One technique that can be used anywhere is Anchoring. It is a wonderful way to calm yourself and refocus your thoughts. You start by directing your attention into the lower ½ of your body. Begin by focusing on your feet and how they feel inside your socks or shoes and against the ground. Expand your attention to include the sensations in your lower legs and then your upper legs. Do they feel heavy or light? Warm or cold? Tingly or numb? Now move upwards to include the sensation of your breathing, really focus and concentrate on relaxing as you exhale each breath. Continue to do this until you feel you have centered yourself and are in a calm state.
This is a great exercise you can do any time with your eyes open or closed, while sitting, or even as you are walking around. This exercise can help you be mindful of your own body and what you are experiencing at that moment. It allows you to let go of negativity and center yourself in a positive calm state of mind.
So, the next time you are feeling stressed or just need a moment, be Mindful, anchor yourself and then breathe.
May is Mental Health Awareness Month – what do most people think of when they think of mental health? Most often it is celebrities such as Robin Williams, Chris Cornell, or Kurt Cobain. This often becomes the most visceral and public face of mental health awareness. The truth, however, is that the true face of mental health awareness is your neighbor who has trouble attending social events since his wife passed away. It is your cousin who has a great deal of difficulty getting out of bed each day. It is your brother who avoids family situations because of debilitating anxiety. The real faces of mental health awareness are the everyday folks who are having a tough time.
Part of the challenge of Mental Health Awareness Month is removing the stigma that is still too often associated with seeking help. The truth of mental health awareness is that we all encounter difficult times in our lives. There are times when we are functioning really well…and times when we are functioning less well. That’s just human nature! The good news is that a well-trained mental health professional can help just when we need it most.
There are a number of misconceptions that can get in the way of us taking advantage of this kind of help. Let’s talk about a few of those:
Misconception #1: “If I go into “therapy”, it means I am really, deeply flawed.”
Reality: Have you ever needed a medical professional’s help recovering from the flu? Have you ever needed Physical Therapy for a shoulder or a knee that wasn’t working quite the right way? No difference here! We all have times when we aren’t functioning at our best and good therapy can often get that fixed much more efficiently and quickly than trying to do it on our own!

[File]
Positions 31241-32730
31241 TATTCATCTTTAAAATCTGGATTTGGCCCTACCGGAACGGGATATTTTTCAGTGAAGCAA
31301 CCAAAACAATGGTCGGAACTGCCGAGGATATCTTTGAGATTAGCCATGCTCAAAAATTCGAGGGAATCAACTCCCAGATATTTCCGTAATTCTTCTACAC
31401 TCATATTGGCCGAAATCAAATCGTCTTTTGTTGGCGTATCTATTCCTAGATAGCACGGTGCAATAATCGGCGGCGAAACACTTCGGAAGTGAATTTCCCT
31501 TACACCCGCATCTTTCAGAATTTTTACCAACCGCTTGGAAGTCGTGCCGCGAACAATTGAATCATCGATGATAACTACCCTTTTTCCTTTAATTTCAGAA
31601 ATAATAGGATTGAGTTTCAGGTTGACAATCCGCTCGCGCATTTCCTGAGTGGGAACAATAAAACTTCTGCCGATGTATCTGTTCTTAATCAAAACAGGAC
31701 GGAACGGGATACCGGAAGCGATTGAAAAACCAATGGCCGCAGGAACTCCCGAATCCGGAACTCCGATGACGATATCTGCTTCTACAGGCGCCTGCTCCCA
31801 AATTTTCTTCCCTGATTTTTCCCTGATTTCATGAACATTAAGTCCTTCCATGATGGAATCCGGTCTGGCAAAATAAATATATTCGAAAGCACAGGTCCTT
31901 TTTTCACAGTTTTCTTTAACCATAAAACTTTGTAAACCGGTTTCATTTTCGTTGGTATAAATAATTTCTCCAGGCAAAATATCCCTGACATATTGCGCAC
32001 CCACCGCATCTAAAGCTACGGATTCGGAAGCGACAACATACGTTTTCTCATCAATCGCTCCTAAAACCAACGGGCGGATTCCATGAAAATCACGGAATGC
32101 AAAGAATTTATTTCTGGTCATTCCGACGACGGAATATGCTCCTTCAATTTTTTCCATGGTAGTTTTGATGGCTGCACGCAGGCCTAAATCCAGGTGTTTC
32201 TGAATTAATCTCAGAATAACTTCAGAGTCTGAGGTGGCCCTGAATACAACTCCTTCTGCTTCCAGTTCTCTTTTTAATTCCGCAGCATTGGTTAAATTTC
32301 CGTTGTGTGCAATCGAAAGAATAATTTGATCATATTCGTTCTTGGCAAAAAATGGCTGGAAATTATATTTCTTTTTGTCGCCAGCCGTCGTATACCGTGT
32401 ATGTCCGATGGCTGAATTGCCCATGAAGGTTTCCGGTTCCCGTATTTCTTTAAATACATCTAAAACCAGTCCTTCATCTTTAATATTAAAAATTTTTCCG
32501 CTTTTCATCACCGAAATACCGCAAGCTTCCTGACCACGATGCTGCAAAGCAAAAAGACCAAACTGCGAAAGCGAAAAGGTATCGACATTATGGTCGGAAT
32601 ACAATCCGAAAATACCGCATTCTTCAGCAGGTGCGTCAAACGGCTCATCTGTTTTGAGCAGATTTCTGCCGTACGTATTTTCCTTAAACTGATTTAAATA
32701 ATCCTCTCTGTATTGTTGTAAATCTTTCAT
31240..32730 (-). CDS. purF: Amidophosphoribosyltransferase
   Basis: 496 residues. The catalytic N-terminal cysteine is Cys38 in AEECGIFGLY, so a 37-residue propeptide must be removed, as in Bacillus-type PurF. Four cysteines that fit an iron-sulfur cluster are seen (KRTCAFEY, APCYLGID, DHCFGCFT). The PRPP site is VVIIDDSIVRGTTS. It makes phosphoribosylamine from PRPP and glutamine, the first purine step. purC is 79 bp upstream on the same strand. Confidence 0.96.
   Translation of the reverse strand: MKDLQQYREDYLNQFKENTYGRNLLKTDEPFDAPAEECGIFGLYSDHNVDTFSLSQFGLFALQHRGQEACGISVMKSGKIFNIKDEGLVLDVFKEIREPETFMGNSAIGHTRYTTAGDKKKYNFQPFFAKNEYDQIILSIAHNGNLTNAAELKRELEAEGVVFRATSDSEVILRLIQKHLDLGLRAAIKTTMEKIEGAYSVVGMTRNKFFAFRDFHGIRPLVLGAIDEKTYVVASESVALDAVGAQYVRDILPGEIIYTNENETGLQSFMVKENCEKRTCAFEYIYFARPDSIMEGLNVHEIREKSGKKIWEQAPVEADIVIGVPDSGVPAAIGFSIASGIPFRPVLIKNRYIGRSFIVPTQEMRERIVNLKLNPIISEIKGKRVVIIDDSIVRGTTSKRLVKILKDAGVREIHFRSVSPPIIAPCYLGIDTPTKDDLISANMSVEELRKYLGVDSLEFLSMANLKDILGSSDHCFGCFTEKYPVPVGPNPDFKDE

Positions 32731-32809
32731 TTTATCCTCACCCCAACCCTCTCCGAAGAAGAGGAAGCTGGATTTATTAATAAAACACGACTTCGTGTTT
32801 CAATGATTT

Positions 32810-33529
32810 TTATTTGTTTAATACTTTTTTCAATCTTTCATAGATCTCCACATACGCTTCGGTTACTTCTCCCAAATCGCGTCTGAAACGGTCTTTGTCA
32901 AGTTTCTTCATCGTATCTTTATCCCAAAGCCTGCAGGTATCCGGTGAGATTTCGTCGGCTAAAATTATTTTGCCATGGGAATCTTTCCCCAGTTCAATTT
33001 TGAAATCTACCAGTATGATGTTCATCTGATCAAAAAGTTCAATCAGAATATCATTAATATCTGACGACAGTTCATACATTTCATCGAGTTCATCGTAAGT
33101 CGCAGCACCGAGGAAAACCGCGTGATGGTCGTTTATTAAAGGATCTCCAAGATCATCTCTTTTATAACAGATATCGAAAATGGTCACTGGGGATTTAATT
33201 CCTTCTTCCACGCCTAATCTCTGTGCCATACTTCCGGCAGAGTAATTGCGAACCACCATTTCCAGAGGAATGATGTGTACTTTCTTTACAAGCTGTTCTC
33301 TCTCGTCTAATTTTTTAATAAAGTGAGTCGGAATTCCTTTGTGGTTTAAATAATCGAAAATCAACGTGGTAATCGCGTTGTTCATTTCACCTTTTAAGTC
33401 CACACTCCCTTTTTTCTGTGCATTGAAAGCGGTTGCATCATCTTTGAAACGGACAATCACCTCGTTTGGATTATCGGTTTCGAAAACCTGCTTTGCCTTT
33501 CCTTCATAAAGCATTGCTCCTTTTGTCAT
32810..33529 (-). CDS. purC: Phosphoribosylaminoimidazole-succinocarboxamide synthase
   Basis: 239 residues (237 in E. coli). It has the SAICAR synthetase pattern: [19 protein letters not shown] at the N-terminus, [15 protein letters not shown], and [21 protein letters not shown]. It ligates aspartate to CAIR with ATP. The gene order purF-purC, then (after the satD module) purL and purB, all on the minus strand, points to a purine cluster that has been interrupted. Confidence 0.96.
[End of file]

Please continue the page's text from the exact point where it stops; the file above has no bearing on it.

Misconception #2: “Therapy takes years.”
Reality: Most people engage in the therapeutic process for a short time, often a few months at most. Some choose to continue for a longer time to work on new and different things, or because they enjoy the process, but the majority of “problems” can be worked through fairly quickly.
Misconception #3: “My therapist will think I’m “crazy” and I’ll look bad.”
Reality: You would be shocked at how “not alone” you are in facing life challenges. In fact, many of the folks that you know are likely facing issues of their own, but are afraid to get help with those issues. The reality is that your therapist is likely admiring you for taking proactive steps to help yourself. Many therapists have spent time in therapy themselves, so they’re very likely to have a real sense of what you are dealing with. They may even have been through something similar. The good news is that you now have an expert to help you to navigate this situation.
Misconception #4: “Therapy is expensive and I can do this on my own.”
Reality: The odds are that maybe you can do this on your own, but why should you have to? In therapy, you have an expert helping you to consider the most relevant factors in the situation, your own feelings and values, and your own solutions. Not only do you have an expert on board, you also leverage that expert’s considerable experience. Most people who work through an issue in therapy report that the issue is more fully resolved and less likely to recur than when they try to go it alone. They also report that issues tend to be resolved more quickly when in a therapeutic environment. Additionally, the therapist is an unbiased person, and can help see things that often we can’t see ourselves when we’re “in it”, so to speak. In short, therapy can be the most efficient way to work through issues. You invest in things every day, a few dollars invested in your emotional and cognitive well-being is money well spent. Who better to invest in than yourself?
So, the next time you wonder whether you are alone in having challenges, look around you. There are very likely others wondering the same thing. The next time you wonder whether a mental health professional can help, think back on the realities outlined above. You may just find that having a highly trained, neutral person in your corner may be the ticket to living your best life. We all deserve that.